Interestingly, it wss Wal-Mart’s small position in the flat-panel TV market that let it do so much damage without suffering much itself:

Despite its bold move last year, Wal-Mart currently is not the largest seller of flat-panel TVs. In fact, even though Wal-Mart set in motion the price drops, it has actually been a bit player in the high-definition TV segment. By most accounts, Wal-Mart had little to lose by dropping the price on the Panasonic TVs because it sold out its inventory nearly instantly.

When a firm has a near-monopoly on a market, it actually suffers disproportionately from lowering prices.

Even CEO Can’t Figure Out How RadioShack Still In Business

Tuesday, April 24th, 2007

I haven’t been keeping up with The Onion, but this got a chuckle out of me — Even CEO Can’t Figure Out How RadioShack Still In Business.

National Survey Reveals More than 70% of Americans Don’t Know Plastic is Made from Oil

Tuesday, April 24th, 2007

National Survey Reveals More than 70% of Americans Don’t Know Plastic is Made from Oil:

  • 72% of respondents do not know that plastic is made out of oil/petroleum

  • On average, respondents estimated 38% of plastic is recycled (the reality is less than 6%, according to the EPA)
  • Nearly 40% (38.1%) of respondents said plastic will biodegrade underground, in home compost, in landfills, or in the ocean (plastic will not biodegrade in any of these environments).

Senators Discuss Preventing College Attacks

Tuesday, April 24th, 2007

Senators Discuss Preventing College Attacks — and psychologists present some hard-to-believe statistics:

Some of the most disturbing testimony came from Russ Federman, director of counseling and psychological services at the University of Virginia.

Dr. Federman ticked off statistics from a recent survey about the extent of mental health problems on campuses. He said that 94 percent of students reported feeling overwhelmed by all they have to do, and that nearly 50 percent reported having felt so depressed that it was difficult to function.

In the same survey, 9 percent of students reported seriously considering suicide and 1.3 percent actually attempted suicide. Colleges’ counseling centers are struggling to keep up, Dr. Federman said.

What Time is Dinner?

Tuesday, April 24th, 2007

What Time is Dinner? Well, that has changed over the years:

The names of meals and their general times were once quite standard. Everyone in medieval England knew that you ate breakfast first thing in the morning, dinner in the middle of the day, and supper not long before you went to bed, around sundown. The modern confusion arose from changing social customs and classes, political and economic developments, and even from technological innovations.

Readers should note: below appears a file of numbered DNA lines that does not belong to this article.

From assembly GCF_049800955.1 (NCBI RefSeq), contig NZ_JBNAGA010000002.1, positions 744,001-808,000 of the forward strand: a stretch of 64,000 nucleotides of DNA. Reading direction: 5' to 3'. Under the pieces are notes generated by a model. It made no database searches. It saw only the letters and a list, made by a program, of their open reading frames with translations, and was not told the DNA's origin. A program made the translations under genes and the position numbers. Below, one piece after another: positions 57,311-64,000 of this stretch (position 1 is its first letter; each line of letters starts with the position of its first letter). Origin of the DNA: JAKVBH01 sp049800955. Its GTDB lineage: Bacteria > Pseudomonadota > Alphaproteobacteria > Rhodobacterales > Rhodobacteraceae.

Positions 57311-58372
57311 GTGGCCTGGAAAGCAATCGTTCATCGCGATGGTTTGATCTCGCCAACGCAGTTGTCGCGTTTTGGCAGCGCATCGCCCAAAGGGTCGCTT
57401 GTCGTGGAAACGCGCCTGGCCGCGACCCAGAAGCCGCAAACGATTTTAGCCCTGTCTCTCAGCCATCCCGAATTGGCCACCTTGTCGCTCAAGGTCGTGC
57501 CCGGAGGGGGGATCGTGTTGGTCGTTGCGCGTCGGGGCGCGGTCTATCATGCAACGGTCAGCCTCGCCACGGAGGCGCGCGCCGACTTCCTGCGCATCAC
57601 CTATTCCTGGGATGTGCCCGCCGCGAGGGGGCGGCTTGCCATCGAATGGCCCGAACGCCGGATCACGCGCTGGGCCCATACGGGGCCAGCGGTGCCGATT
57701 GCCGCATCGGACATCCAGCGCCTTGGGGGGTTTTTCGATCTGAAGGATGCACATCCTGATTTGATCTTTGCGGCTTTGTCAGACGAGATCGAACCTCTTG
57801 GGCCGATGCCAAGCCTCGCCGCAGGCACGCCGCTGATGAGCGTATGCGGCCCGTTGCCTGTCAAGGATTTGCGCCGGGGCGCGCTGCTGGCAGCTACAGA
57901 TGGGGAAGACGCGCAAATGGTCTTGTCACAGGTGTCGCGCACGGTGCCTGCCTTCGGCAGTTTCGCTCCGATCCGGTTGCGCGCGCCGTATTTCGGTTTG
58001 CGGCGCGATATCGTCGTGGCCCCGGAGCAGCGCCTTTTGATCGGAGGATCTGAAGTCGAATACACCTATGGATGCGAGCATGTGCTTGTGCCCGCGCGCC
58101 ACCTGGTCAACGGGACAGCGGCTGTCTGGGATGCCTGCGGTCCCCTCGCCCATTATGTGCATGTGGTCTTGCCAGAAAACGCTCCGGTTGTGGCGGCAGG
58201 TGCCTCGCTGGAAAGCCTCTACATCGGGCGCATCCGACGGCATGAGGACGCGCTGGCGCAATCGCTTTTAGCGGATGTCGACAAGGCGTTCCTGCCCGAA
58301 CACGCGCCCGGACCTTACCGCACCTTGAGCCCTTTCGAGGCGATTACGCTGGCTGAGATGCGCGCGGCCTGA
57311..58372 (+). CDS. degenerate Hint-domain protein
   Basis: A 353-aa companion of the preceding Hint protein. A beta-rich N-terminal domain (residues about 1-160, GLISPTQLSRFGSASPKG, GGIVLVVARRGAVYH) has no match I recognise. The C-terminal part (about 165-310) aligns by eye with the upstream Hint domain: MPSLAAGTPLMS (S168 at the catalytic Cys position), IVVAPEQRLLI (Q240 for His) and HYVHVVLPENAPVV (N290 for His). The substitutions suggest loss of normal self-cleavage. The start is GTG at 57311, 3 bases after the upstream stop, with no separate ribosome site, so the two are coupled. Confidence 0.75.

Despite our stereotypes of big English breakfasts of sausages, kippers (sardines), toast, tomatoes, etc., big breakfasts weren’t really common until the Victorian age. Breakfast before the 1800s was usually just toast or some variation of gruel or porridge, except when a lavish spread was offered to impress guests. The main meal of the day was dinner.

In the Middle Ages, great nobles ate the most formal dinner, around noon or one p.m. Their dinner was more than a meal; it was an ostentatious display, a statement of wealth and power, with dozens of servants attending in a ritualized performance. Cooking for this grand, daily show began hours in advance, and the preparations for presentation began at 10 or 11 a.m. The meal might take hours, and be eaten in the most formal and elaborately decorated chambers. Lesser nobles, knights and manor holders ate a far less formal dinner, but at the same time of day.

Middle-class tradesmen and merchants, however, had to eat a little later. Their day was bounded by work, not by feudal rituals. They couldn’t leave their shops to see to their own dinners until clients and customers had gone off to their own. So merchants and traders would eat at one or two in the afternoon, and then hurry back to meet the afternoon customers. The middle-class dinner might be served by one or two servants and consisted of bread, soups, pies, and perhaps meats and fish. The dishes varied with the season, and from country to country.

Peasants broke off after six or seven hours of work in the morning to have dinner around noon. This was their main meal too, consisting of bread or porridge, peas or beans, perhaps with some cabbage, turnip or onions thrown in. Sometimes they had meat, fish, cheese or whey (a byproduct of cheese-making). Their meal was much like that of the middle class except there was usually less to eat, and little variety. They ate far more at dinner than at breakfast or supper.